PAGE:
Resistance among pathogenic bacteria to standard antimicrobial agents used for chemotherapy has emerged as a major public health concern globally and is expanding at an alarming rate. The problem is further compounded by the inappropriate and irrational use of antimicrobials, which has driven the emergence of multidrug-resistant (MDR) infections. We present a case on OXA-48 Klebsiella pneumonia wound infection, a Carbapenemase-producing Enterobacteriaceae MDR Gram-negative bacteria that was treated successfully with hypochlorous acid gauze dressings retained with crepe bandages. This approach was successful in eradicating the OXA-48 infection and further instrumental in the control of inflammation, which allowed the wound to heal completely within 60 days.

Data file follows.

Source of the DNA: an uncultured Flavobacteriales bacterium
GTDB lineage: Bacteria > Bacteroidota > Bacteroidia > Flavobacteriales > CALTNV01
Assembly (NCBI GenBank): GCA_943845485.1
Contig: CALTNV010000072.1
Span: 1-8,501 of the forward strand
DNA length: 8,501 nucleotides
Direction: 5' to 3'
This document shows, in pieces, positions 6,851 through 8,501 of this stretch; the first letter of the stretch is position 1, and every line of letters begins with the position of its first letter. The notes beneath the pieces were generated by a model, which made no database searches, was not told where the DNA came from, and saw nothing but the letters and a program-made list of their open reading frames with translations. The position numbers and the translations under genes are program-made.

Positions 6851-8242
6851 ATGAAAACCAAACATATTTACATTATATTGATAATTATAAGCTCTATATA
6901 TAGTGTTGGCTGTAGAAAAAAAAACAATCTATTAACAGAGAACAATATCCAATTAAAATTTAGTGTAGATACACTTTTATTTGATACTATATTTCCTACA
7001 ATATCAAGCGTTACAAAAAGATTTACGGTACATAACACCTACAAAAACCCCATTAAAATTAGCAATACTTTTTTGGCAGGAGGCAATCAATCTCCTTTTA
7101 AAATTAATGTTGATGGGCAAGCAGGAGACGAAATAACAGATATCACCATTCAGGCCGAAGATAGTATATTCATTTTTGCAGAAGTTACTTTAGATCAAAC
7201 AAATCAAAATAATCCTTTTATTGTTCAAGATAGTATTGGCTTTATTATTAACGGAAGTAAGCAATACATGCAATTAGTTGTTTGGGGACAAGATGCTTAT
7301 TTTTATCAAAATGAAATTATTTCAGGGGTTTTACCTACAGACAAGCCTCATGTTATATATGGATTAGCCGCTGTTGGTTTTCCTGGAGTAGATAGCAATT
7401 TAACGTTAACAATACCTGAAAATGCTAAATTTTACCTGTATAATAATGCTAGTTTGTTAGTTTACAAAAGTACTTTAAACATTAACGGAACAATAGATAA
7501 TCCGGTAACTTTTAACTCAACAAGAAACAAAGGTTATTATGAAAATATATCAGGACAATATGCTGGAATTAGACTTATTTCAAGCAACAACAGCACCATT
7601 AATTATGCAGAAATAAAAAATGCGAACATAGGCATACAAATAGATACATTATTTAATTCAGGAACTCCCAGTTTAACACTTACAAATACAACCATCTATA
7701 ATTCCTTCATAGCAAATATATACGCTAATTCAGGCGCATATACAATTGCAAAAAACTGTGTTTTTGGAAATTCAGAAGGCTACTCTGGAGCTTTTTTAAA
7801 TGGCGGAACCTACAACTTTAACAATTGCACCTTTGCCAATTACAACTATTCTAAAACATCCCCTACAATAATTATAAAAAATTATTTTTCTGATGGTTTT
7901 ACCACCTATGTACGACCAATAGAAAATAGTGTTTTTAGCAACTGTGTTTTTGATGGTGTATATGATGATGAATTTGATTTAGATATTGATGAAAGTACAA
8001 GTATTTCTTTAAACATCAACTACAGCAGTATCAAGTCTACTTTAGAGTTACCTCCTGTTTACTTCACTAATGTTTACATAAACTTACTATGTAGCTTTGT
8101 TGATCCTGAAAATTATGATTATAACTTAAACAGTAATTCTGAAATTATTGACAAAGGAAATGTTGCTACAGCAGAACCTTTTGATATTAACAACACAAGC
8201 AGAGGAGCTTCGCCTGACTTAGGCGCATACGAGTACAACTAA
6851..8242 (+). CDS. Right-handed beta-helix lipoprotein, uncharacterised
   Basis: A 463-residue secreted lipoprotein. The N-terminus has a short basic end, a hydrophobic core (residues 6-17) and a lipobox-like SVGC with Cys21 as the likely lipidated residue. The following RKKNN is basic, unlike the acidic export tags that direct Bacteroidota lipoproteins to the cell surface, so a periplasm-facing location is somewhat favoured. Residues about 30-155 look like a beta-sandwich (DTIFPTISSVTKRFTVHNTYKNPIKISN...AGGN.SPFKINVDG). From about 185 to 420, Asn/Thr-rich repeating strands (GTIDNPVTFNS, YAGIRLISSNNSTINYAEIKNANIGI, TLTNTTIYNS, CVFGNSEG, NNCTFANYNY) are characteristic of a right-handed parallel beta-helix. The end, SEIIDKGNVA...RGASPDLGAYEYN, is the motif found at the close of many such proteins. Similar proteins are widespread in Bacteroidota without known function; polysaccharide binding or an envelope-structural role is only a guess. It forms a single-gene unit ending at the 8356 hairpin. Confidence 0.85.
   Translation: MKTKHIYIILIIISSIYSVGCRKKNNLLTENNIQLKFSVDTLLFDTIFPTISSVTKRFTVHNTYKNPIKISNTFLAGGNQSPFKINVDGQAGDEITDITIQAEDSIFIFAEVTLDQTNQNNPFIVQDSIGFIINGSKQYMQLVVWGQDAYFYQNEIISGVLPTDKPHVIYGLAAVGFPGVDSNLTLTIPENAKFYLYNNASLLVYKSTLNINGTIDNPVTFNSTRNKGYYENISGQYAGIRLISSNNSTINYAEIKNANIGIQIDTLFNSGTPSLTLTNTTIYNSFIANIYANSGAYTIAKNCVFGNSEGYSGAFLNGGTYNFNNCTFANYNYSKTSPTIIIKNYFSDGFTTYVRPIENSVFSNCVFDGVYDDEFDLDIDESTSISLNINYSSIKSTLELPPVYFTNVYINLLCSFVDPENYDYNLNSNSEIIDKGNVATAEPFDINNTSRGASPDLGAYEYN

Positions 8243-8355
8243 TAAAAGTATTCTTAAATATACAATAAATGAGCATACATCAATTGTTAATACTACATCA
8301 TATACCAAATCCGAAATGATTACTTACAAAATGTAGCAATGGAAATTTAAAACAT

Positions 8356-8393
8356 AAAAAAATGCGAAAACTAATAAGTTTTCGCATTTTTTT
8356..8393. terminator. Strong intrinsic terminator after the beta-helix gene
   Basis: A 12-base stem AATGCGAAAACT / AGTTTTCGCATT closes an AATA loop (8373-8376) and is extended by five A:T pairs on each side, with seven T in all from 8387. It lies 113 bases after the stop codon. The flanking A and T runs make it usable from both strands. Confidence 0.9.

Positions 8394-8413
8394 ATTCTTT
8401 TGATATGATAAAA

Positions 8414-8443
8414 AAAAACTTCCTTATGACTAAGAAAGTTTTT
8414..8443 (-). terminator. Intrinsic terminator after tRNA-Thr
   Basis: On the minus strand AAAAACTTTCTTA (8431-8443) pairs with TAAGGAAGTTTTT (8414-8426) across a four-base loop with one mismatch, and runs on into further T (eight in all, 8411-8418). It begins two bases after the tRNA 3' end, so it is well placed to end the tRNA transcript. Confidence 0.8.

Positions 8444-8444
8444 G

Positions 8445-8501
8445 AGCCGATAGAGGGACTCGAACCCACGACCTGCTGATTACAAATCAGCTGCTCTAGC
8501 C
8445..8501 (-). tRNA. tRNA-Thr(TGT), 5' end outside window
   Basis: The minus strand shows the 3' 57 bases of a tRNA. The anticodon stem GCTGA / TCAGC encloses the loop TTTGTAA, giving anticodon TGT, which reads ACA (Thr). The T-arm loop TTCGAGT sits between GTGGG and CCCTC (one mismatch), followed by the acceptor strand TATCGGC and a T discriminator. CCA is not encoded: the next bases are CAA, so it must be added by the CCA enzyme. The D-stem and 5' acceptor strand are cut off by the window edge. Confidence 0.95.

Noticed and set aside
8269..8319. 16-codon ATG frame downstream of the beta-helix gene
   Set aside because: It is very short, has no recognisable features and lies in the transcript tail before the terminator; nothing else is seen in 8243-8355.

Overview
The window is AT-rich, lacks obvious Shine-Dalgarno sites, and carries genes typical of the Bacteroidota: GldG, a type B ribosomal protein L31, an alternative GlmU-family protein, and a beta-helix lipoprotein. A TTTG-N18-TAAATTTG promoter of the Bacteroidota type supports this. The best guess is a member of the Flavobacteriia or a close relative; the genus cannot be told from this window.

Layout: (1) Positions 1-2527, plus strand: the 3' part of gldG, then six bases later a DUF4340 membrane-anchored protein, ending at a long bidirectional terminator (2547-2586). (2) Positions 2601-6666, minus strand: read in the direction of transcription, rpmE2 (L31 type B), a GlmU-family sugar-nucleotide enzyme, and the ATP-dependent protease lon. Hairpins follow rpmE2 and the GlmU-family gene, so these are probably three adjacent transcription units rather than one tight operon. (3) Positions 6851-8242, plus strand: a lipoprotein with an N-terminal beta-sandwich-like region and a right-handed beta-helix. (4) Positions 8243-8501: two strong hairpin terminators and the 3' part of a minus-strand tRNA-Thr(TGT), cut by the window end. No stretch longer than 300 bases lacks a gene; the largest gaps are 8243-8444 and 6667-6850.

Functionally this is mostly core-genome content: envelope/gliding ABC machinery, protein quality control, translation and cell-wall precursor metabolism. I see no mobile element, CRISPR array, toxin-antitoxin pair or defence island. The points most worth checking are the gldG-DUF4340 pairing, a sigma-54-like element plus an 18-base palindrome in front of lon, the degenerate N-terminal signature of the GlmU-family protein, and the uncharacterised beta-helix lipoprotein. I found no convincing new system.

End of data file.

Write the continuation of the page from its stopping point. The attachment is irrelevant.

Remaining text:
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Medical professionals often have to manage wounds that are infected with bacteria that do not respond to antiseptics that are commonly in use to treat wounds.
Through studying this case history, clear guidelines are given on how it might be possible to manage such cases.
by: Dr. Hendrik Roos, Professor Bavesh Kana, Sr. Janette Nel